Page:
Wednesday saw the well-worked government message that ‘everything is under control’ in the national fight against Covid-19 start to unravel. The presidents of the associations of doctors, nurses and pharmacists were reported to be writing in unison to prime minister António Costa, accusing him of lying on primetime television over the country’s preparedness to tackle the virus.
The furore kicked off after Mr Costa told two interviewers on Monday night that “there is no lack of anything (in the way of medical supplies and materials) and nothing to say that there will be”.
He insisted: “In the worst of scenarios, with the capacity that we have, we will never lose control of the situation.” In short, the health service was in no danger whatsoever of collapse.
For a country forced into repressive lockdown – with many self-employed falling through the cracks of State help announced – these were the words people needed to hear.
But, according to those on the frontline, they were lies.
Says Expresso, “apart from saying the prime minister was not telling the truth, they (the presidents of the associations of doctors, nurses and pharmacists) are particularly unhappy because they have to provide care on a daily basis without the necessary protective equipment – the exact equipment that has been constantly promised but never actually gets to the hospitals”.
Health professionals’ anger follows the pledge, early on in this fight, by President Marcelo Rebelo de Sousa that “no one will be lying to anyone. This is the guarantee of your President of the Republic”.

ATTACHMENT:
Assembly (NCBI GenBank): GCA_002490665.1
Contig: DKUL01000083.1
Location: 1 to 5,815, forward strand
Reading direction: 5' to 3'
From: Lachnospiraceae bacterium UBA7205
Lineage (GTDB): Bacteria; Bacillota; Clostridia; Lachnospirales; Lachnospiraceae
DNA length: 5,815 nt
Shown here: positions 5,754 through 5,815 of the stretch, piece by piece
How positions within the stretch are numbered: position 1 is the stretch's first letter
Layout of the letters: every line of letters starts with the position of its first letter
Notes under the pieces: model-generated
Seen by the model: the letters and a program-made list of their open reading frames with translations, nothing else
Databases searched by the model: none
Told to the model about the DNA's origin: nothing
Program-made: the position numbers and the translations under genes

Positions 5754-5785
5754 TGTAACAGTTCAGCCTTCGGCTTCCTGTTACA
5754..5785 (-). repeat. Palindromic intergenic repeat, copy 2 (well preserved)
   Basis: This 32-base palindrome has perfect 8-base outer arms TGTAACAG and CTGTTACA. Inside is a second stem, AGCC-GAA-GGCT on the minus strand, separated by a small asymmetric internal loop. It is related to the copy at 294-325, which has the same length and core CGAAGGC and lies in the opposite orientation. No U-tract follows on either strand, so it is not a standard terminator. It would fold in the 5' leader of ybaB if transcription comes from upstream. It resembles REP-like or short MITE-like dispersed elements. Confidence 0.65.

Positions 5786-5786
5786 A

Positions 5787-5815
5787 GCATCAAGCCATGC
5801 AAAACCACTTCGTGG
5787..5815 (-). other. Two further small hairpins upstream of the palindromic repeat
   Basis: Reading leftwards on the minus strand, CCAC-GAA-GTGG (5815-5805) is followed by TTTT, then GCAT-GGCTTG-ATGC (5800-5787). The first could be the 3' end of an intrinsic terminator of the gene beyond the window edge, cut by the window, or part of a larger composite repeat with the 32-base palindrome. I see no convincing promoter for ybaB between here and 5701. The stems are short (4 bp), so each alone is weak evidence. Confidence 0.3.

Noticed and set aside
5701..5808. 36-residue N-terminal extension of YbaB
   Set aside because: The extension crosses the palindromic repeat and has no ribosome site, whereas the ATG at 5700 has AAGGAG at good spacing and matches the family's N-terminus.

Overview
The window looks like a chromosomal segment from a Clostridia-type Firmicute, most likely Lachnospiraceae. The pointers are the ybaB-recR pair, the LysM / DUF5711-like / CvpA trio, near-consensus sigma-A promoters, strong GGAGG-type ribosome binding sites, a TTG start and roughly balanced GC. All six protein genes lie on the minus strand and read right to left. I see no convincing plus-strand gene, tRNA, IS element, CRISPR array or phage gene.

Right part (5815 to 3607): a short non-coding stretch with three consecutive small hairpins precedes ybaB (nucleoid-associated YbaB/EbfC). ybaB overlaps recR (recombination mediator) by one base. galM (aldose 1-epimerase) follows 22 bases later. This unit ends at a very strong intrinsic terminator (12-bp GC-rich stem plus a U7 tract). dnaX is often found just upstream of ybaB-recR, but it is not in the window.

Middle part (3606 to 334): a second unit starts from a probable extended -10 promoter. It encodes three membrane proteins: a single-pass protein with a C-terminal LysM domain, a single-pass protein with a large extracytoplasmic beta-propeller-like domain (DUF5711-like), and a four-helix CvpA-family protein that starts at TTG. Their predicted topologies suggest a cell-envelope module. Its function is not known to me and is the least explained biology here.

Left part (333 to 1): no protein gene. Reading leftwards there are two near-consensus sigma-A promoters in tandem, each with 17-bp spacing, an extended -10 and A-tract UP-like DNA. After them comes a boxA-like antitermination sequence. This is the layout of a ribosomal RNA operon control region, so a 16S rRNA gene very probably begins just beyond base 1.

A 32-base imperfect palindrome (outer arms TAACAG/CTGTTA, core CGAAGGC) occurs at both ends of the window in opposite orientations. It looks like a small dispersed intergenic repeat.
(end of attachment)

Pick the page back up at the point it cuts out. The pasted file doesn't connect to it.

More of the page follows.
Elsewhere, other papers carried similar stories of ‘unease’ in the face of government assurances.
Tabloid Correio da Manhã published an opinion poll showing 79.9% of Portuguese did not believe their hospitals were ready to deal with this galloping crisis.
In parliament, Mr Costa did a sterling job on Tuesday listing all the material purchased, the new health professionals hired and combat measures in place, but – according to Expresso – “reports on the ground do not coincide with the PM’s declaration. Technicians, nurses and doctors within INEM (the national institute of emergency medicine) are without necessary protective equipment when they go to the assistance of the population. Several teams throughout the country have only received two protective caps and six paper masks, which don’t offer adequate protection against the new coronavirus.
“The situation is so serious that some hospitals are already calling for ambulances to stay put when there are called out to emergencies.
“This is far from being the only shortcoming. On Monday, the doctors association called on all entities that have protective equipment like masks, visors and gloves – whether they are factories or garages connected to the automobile industry – to give them up to health professionals to cover stock problems that exist in the hospitals.
“The nurses association has also denounced the ‘flagrant’ lack of equipment for personal protection,” says the paper, stressing that on Sunday association president Ana Rita Cavaco described how nurses were actually using diving masks that they brought into work from their own homes to protect themselves at work.
The lack of masks is also an issue in the network of ‘continuous care’ homes (that are taking many of the more stable patients in order to leave hospital beds for the more critical) as well as in old people’s homes.